More Than a Label: How D.C.’s Sister Polygon Records is Building a Community


Pictured above: Priests are the masterminds behind independent label Sister Polygon Records. Photo by Krystina Gabrielle

National attention to D.C.’s rock scene has intensified in recent years, with local acts like Snail Mail, Priests and Flasher getting steady recognition outside the region. These three bands also share a common bond: they’re a part of the ever-growing Sister Polygon Records family.

Over the years, the D.C.-based record label has become the nucleus of the local rock community. Founded by the members of Priests in 2012, the band initially began releasing music from their close-knit community of friends. With Sister Polygon, Priests didn’t set out to gain national attention, but the music has spread to larger audiences.

“It’s very special for us because it’s our music, something that we’re making with our friends,” Sister Polygon co-founder and Priests vocalist Katie Alice Greer told DCMD, “We put out music that we love.”

There have been some passing movements that have come out of D.C. since the beginning of Dischord Records. But, these surges of national attention seem to be on-and-off.

“There’s a lot of music in D.C. A lot of the rock stuff has come from the world of Dischord, though,” said Greer, “It’s a little hard now in the internet age, where a lot of stuff gets cycled through all the time. Even stuff from two or three years ago gets buried as old news. So, it might be harder to see how much has actually been going on in D.C. for a pretty long time now.”

One of the latest breakout acts to come from the Sister Polygon family is Snail Mail, the project of Maryland native Lindsey Jordan. Jordan and Greer became good friends before the band released music with Sister Polygon. Greer along with the other members of Priests first approached Jordan after Snail Mail played a set with Philadelphia punk band Sheer Mag. This began the start of Snail Mail’s rise to playing national music festivals like South by Southwest and being featured in wide-spanning publications like Pitchfork.

“I’m sure the reason that writers have heard about Snail Mail is that Priests have given us a platform to be heard and seen,” said Jordan.

Black Cat owner Dante Ferrando, who has booked many Sister Polygon acts at his venue, also recognizes Priests–and their label’s influence–on the city.

“The Sister Polygon scene or the current [occurrences] in the punk rock scene seem better than they have been in the past few years,” said Ferrando. “I think partially because D.C.’s not one of those industry markets like a New York or an L.A. The bulk of the bands, particularly the punk scene or any of those independent kinds of scenes, have been traditionally less major label and nationally focused.”

Jordan believes that Sister Polygon is changing the trajectory of punk music in the District, creating a national stir about the local scene and letting outlets know that D.C. is a town of great music, among other things.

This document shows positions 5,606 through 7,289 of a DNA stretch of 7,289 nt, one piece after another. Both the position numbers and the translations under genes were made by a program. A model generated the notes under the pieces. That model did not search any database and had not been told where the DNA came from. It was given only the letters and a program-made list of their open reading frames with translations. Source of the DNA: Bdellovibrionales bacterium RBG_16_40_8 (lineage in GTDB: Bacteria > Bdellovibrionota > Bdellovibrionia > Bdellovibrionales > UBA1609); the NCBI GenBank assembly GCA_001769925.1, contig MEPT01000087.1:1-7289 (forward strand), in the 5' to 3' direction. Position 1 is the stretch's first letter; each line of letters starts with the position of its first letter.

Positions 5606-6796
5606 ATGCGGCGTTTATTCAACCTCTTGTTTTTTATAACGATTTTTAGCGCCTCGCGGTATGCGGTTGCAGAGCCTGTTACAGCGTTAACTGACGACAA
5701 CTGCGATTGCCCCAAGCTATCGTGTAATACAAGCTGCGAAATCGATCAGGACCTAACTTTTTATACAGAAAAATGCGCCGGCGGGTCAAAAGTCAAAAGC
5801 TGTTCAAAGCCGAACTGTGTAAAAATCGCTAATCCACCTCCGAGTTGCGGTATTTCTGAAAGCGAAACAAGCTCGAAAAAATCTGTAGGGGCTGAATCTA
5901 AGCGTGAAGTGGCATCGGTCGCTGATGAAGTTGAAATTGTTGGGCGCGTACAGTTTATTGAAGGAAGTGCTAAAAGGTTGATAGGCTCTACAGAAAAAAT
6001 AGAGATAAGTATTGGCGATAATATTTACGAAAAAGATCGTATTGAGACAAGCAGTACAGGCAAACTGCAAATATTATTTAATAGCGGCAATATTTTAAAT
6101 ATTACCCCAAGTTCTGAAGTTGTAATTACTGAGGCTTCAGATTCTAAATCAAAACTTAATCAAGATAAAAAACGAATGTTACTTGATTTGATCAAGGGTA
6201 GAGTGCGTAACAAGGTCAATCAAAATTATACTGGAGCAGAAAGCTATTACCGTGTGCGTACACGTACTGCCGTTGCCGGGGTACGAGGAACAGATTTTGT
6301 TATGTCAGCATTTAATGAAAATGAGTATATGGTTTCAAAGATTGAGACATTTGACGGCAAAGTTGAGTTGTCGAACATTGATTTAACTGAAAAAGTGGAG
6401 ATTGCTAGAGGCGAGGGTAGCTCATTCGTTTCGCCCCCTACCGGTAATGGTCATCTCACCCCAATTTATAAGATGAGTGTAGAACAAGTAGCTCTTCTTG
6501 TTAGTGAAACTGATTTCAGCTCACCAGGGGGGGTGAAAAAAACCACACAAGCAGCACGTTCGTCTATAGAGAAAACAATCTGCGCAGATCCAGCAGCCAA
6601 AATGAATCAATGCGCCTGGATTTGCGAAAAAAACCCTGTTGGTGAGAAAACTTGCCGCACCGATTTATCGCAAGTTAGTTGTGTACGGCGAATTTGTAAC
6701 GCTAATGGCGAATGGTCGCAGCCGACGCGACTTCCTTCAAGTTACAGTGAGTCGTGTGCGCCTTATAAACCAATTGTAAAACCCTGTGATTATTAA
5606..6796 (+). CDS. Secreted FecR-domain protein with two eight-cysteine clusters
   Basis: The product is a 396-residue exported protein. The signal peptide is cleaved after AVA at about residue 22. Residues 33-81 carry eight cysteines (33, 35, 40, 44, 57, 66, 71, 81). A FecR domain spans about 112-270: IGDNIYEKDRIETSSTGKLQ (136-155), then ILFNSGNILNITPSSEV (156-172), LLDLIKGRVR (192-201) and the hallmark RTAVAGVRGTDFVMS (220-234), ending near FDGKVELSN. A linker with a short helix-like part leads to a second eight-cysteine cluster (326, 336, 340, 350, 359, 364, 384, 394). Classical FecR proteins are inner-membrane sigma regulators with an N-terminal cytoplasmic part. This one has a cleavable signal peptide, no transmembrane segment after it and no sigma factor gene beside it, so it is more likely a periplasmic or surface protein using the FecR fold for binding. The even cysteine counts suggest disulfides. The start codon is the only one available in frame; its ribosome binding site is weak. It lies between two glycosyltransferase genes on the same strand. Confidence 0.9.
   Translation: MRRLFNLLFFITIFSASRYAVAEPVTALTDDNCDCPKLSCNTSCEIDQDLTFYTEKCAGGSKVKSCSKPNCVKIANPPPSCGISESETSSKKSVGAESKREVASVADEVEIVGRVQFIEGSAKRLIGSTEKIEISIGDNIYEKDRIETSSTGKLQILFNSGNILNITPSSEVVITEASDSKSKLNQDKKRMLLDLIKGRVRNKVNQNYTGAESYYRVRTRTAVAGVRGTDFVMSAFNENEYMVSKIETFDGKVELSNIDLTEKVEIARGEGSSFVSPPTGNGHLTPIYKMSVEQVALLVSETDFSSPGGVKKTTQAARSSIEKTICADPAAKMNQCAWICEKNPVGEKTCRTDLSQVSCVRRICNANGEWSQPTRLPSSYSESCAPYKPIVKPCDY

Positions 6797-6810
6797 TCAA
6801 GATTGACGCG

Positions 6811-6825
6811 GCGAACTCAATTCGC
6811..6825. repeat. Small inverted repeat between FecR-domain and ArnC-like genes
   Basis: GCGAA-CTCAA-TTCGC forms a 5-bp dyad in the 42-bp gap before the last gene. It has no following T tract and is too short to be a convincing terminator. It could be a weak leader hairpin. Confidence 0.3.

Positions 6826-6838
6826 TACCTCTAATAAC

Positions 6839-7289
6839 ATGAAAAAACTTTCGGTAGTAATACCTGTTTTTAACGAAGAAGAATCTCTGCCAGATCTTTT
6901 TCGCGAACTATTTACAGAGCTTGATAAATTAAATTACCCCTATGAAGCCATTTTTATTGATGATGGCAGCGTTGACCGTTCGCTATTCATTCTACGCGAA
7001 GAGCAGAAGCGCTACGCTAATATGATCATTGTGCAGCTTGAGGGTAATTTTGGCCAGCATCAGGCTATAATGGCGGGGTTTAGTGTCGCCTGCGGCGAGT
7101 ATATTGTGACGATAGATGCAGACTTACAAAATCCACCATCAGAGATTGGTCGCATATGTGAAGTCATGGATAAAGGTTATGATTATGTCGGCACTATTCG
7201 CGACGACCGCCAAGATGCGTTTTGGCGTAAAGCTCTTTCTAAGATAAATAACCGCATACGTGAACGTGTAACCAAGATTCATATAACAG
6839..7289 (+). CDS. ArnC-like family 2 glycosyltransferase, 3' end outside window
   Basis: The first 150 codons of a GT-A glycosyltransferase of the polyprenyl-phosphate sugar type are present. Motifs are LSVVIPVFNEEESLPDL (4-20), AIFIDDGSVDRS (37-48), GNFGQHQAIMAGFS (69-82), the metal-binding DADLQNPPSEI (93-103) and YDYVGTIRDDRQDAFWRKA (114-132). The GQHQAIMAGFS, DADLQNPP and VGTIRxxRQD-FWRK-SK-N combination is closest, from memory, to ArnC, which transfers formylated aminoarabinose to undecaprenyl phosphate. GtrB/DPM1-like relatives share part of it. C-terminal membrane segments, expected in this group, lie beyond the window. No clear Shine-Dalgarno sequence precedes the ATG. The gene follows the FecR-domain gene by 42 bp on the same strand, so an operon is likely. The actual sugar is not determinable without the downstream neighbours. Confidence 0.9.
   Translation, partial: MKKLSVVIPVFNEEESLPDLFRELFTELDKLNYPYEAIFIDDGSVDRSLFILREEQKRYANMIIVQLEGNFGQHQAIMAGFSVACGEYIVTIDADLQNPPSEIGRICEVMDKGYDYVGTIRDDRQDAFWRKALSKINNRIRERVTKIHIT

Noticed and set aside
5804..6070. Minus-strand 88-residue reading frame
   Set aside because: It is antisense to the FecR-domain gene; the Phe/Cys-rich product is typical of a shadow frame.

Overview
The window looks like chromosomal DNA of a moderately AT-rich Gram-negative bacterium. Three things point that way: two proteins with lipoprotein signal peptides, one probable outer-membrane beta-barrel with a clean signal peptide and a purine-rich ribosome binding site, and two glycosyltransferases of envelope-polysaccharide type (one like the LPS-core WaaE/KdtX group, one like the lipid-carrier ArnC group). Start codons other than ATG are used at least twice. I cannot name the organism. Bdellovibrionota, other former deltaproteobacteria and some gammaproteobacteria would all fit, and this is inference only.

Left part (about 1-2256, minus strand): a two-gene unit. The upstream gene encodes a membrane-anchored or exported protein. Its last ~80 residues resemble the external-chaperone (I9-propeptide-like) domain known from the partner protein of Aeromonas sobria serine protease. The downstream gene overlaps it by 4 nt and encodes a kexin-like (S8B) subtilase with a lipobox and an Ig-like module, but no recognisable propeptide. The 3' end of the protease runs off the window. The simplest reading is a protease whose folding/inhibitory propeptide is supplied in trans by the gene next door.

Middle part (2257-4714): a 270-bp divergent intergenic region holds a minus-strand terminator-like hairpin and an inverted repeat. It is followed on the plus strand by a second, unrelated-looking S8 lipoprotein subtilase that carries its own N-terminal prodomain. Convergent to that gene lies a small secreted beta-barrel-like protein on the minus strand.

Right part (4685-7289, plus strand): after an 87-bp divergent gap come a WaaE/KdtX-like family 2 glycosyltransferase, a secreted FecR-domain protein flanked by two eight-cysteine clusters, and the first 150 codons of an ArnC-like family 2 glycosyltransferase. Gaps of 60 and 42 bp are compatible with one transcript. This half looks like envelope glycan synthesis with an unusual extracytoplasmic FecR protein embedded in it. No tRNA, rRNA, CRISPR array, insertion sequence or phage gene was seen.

“I think Priests are so incredible and that they have single-handedly put D.C. punk back into the spotlight,” said Jordan.

As they’ve continued to grow, one of Sister Polygon’s biggest priorities is to increase its resources and accommodate even more music and interesting projects. The label has been a key starting point for acts like Providence, RI.’s Downtown Boys and D.C. artist Sneaks, who’ve eventually gone on to work with larger indie labels.

“We’d really like as a label to grow to a point where people would be like, ‘Oh, yeah. We’d love to stick with you,’” Sister Polygon co-founder and Priests guitarist G.L. Jaguar said, “But, unfortunately, we run out of a living room and we only have so much money.”

They are at the cusp of setting up Sister Polygon’s international distribution stream, creating a more sustainable way of getting music out, and ultimately a support system for musicians and ability to grow with demand.

“I’d much rather they’d think of us as a community,” Greer said, “But, I think in the increasingly corporatized culture of making music, especially music that comes from the underground, music itself gets more and more divorced from the community aspect of it. So, I’m happy for my friends when they have opportunities. But, a lot of the [Sister Polygon bands that move on] have maintained a pretty strong relationship with us and with Sister Polygon even though they don’t release records on the label anymore, and that makes me happy.”

Jordan believes that Sister Polygon will continue to have a lasting impact on the city and beyond District lines.

“When I think of D.C. music, I one hundred percent think of Sister Polygon,” said Jordan, “When I started coming to shows, I got into Sister Polygon and they’re all such visionaries. They’re all super supportive groups of people who otherwise wouldn’t have a platform to get their music out.”